Leptomeningeal Metastases in Patients with NSCLC withEGFRMutations

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Leptomeningeal metastases (LM) have increased in patients with NSCLC, and prognostic factors and outcomes for LM with EGFR gene mutations have not been well studied.


We retrospectively analyzed patients with lung cancer from January 2011 to June 2015 at our institute. Treatments and clinical outcomes of LM were reviewed.


LM were diagnosed in 184 (3.4%) of 5387 patients with lung cancer. Patients with LM harboring EGFR mutations (9.4%) were significantly more frequent than those with wild-type EGFR (1.7% [p < 0.001]). The median overall survival (OS) after LM was 8.7 months (95% confidence interval [CI]: 7.3–10.1). Among the 109 patients with common EGFR mutations, the 88 patients who received tyrosine kinase inhibitor (TKI) therapy demonstrated longer OS than those who did not (10.0 months versus 3.3 months [p < 0.001]), but 42 patients who underwent whole brain radiotherapy (WBRT) did not show longer OS than those without WBRT, and a combination of WBRT and TKIs did not add any survival benefit beyond that in patients receiving only TKIs. A multivariate analysis indicated that TKI therapy (p < 0.001, hazard ratio = 0.218) was an independent predictor of favorable survival, whereas poor Eastern Cooperative Oncology Group performance status (p < 0.001, hazard ratio = 3.657) was a predictor of poor survival.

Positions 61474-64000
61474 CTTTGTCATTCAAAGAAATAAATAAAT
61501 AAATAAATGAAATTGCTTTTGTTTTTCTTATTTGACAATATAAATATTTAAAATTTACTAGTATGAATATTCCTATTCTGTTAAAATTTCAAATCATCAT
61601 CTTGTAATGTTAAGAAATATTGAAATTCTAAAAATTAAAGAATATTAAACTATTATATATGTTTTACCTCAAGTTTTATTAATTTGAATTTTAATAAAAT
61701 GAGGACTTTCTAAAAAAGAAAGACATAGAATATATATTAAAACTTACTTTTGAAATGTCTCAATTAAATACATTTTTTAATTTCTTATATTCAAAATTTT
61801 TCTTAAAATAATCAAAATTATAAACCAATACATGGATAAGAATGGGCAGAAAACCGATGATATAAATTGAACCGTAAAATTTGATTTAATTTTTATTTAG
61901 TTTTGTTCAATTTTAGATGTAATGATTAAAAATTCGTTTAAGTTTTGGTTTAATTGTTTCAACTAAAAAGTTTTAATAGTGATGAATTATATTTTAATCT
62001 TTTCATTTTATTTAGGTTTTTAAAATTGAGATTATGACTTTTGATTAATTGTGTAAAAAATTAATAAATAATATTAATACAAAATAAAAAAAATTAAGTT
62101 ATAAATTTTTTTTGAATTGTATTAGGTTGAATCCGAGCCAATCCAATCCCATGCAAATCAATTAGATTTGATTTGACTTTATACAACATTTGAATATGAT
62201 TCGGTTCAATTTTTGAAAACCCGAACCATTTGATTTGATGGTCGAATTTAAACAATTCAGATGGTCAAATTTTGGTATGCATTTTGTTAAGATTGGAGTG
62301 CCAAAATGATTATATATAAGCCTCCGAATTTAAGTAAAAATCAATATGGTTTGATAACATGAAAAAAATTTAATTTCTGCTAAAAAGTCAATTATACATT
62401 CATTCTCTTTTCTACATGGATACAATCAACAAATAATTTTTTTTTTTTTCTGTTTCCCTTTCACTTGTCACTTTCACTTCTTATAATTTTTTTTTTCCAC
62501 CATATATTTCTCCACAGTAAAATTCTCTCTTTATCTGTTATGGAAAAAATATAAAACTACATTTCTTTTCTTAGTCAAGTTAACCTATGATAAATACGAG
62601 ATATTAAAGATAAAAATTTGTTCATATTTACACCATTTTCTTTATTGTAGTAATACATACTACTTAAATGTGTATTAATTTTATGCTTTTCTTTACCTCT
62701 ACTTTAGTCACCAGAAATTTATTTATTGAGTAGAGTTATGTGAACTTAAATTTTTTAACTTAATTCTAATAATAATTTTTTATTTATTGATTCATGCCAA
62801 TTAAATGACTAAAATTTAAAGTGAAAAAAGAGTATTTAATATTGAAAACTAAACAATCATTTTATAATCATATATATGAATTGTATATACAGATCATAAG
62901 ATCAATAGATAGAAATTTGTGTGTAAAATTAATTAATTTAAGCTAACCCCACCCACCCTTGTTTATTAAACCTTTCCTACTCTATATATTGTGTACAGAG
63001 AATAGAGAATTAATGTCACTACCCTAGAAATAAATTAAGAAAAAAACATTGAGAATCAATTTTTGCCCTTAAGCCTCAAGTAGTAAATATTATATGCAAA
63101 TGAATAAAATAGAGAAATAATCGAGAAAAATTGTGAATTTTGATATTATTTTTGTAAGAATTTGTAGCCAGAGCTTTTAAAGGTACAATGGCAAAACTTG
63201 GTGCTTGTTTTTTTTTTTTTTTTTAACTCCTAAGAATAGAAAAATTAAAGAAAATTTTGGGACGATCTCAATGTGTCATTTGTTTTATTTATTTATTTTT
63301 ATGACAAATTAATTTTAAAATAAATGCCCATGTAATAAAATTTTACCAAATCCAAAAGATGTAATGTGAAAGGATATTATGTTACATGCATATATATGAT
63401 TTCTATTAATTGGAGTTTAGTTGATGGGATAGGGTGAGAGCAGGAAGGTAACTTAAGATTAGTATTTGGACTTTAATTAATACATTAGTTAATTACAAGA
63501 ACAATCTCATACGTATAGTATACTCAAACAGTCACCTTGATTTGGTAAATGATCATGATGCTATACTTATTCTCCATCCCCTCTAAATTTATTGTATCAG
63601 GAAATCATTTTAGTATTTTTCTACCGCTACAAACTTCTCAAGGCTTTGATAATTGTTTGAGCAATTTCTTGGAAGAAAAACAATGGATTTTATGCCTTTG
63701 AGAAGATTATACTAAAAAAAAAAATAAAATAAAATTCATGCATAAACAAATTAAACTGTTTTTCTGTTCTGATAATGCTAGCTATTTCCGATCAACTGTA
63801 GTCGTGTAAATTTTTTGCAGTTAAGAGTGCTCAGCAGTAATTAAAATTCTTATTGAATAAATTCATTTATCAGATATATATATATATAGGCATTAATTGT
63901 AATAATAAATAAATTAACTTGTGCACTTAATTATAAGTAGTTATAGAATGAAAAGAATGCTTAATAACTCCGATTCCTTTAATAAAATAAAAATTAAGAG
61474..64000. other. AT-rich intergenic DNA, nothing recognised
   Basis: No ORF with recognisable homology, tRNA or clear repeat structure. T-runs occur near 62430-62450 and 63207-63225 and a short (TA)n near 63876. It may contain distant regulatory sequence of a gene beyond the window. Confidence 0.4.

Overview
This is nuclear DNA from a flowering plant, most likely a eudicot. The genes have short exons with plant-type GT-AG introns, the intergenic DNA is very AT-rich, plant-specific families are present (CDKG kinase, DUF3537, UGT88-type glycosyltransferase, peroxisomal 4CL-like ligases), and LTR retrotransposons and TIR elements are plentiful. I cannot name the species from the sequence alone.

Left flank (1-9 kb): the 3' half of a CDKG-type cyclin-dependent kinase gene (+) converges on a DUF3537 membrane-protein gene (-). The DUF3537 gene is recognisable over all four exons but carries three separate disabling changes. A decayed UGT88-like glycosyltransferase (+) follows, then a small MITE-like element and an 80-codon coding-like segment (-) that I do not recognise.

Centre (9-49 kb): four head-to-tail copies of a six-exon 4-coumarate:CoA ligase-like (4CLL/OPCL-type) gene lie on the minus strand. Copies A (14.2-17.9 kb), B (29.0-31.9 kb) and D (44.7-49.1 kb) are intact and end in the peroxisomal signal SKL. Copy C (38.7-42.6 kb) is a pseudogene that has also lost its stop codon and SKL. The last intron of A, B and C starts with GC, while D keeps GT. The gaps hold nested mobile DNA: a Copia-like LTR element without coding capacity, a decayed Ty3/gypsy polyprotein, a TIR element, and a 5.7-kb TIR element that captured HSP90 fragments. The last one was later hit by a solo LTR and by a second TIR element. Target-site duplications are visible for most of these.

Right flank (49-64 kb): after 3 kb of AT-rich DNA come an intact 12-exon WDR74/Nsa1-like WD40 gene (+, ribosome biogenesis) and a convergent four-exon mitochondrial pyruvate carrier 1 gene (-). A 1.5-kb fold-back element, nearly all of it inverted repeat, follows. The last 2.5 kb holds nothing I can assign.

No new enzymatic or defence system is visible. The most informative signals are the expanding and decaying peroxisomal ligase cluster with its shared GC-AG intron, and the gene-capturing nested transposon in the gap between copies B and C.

LM were much more frequent in patients with NSCLC harboring EGFR mutations. EGFR TKIs were the optimal treatment for LM, and active treatment with WBRT did not prolong OS for EGFR-mutated patients.

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